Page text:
In the writing, I chose to make myself visible as a historian with an agenda, but also as a subject of this history and one of the traumatized seeking to recover herself. My own work became less and less about creating a reconstructed historical record and more and more a use of my own relationship to history, my questions and challenges, my mapping of ignorance and contradiction, my anger and sorrow and exhilaration, to testify, through my personal responses to them, to how the official and renegade stories of the past impact Puerto Rican women. To explore, by sharing how I had done so in my own life, the ways that recaptured history could be used as a tool of recovery from a multitude of blows.
In writing Remedios, I made myself the site of experimentation, and engaged in a process of decolonizing my own relationship to history as one model of what was possible. As I did so, I evolved a set of understandings or instructions to myself about how to do this kind of work, a kind of curandera’s handbook of historical practice. The rest of this essay is that handbook.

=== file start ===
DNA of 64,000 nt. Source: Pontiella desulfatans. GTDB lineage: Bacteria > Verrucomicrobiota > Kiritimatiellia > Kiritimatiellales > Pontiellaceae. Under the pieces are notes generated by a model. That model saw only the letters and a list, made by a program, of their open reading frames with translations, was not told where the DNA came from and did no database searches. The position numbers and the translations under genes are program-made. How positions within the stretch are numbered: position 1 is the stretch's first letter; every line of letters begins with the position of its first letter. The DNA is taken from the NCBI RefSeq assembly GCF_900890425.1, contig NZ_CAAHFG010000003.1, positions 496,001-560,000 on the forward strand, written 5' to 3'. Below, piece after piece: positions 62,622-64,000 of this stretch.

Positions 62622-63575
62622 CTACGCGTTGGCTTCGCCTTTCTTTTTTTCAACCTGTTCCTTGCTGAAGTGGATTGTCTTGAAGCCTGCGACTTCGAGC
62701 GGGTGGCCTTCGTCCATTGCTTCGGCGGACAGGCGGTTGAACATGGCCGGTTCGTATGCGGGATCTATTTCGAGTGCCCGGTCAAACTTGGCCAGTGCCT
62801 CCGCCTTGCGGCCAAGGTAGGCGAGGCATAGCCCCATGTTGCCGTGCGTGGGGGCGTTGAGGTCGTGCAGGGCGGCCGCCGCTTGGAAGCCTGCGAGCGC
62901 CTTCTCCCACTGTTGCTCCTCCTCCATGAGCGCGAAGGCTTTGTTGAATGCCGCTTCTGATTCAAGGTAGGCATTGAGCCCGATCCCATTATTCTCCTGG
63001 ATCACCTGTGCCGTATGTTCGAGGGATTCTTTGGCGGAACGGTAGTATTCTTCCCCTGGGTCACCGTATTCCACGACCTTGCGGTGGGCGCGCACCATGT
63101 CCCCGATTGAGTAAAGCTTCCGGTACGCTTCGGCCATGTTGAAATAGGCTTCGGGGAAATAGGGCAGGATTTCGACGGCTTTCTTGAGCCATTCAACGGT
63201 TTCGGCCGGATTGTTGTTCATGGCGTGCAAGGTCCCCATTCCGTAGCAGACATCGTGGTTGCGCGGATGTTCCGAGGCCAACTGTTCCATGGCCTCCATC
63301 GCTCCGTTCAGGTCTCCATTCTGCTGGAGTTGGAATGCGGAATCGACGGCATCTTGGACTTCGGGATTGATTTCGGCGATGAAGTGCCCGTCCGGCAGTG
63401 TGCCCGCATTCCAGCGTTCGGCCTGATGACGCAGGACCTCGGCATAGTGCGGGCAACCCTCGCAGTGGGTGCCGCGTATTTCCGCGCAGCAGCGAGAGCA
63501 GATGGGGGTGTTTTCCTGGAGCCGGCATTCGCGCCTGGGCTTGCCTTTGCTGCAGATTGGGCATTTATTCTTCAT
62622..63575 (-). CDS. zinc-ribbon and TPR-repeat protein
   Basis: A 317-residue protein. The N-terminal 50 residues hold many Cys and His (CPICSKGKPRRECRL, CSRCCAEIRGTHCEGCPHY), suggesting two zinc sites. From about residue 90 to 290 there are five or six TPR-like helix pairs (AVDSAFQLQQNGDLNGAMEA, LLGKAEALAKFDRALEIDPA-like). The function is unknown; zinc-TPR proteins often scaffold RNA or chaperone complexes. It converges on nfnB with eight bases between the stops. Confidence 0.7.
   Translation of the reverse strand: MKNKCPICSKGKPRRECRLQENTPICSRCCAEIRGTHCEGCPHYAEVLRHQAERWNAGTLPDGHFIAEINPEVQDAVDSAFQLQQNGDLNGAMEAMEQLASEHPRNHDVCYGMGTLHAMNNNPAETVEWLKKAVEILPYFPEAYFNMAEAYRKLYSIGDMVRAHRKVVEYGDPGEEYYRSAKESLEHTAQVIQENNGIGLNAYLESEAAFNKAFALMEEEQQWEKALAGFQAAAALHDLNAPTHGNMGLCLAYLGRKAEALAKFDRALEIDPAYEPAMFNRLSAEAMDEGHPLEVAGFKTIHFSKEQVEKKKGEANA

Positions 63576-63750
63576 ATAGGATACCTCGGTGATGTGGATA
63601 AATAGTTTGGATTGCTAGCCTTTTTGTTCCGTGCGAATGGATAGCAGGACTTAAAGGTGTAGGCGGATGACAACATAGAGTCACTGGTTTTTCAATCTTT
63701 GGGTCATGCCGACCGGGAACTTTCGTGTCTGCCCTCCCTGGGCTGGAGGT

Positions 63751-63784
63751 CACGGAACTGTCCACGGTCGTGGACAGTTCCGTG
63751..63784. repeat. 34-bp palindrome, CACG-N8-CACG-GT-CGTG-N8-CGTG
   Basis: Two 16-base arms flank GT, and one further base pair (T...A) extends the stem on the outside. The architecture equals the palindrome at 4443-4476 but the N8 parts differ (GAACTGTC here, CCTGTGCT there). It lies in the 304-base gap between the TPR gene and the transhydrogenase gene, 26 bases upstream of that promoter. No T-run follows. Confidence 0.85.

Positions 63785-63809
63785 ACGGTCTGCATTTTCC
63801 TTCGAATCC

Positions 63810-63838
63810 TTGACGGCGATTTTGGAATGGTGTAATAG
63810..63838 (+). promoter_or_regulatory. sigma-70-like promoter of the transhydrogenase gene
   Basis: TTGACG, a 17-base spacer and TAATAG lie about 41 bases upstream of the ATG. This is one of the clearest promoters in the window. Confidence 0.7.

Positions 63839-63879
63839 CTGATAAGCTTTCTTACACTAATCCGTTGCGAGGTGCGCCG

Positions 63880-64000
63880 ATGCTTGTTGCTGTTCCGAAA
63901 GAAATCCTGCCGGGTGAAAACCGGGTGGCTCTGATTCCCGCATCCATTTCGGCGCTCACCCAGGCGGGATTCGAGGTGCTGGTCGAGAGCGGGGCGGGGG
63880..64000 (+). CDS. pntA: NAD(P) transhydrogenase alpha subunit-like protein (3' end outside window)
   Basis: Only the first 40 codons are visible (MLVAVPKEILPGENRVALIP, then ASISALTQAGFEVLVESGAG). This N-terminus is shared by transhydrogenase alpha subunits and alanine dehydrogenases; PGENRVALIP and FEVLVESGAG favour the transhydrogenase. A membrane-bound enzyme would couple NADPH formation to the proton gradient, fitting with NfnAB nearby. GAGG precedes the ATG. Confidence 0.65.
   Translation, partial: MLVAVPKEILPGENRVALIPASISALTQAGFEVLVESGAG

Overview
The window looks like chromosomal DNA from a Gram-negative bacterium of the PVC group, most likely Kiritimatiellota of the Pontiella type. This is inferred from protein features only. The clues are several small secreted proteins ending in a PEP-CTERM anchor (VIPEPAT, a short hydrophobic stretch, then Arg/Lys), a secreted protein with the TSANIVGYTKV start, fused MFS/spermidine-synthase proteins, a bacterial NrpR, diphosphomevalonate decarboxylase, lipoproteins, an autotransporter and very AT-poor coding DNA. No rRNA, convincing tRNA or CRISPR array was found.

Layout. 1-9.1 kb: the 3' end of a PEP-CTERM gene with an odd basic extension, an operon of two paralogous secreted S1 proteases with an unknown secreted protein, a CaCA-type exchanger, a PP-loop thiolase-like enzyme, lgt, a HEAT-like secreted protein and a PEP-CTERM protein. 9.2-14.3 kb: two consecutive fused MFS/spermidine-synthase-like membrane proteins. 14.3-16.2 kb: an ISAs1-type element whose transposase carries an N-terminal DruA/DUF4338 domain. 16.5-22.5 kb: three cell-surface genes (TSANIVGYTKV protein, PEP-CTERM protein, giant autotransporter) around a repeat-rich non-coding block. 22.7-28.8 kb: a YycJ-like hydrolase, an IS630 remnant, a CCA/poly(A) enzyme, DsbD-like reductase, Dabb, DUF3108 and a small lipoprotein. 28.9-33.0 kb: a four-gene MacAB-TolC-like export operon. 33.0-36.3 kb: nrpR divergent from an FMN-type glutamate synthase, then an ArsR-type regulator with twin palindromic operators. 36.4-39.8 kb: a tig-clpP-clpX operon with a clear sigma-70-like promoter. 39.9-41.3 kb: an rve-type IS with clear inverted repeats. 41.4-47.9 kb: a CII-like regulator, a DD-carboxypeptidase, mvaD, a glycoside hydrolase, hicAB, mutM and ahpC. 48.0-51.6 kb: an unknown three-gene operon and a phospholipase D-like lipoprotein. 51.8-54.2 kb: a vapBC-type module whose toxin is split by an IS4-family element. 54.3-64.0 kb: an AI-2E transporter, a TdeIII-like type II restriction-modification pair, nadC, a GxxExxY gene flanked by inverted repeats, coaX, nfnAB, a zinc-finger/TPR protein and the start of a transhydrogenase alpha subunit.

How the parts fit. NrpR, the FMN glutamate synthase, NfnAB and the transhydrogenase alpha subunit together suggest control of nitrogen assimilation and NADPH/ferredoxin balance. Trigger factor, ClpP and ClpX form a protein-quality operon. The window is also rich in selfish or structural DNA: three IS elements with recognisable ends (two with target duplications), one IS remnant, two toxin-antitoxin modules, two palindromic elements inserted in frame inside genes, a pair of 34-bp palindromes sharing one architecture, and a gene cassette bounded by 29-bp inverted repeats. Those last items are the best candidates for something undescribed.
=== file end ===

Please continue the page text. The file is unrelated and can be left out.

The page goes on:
To do exciting empowering research and leave it in academic journals and university libraries is like manufacturing unaffordable medicines for deadly diseases. We need to take responsibility for sharing our work in ways that people can assimilate, not in the private languages and forms of scholars. This is the difference between curanderas and pharmaceutical companies.
As if all my prayers have been answered, comes the answer to what Ive been trying to ask.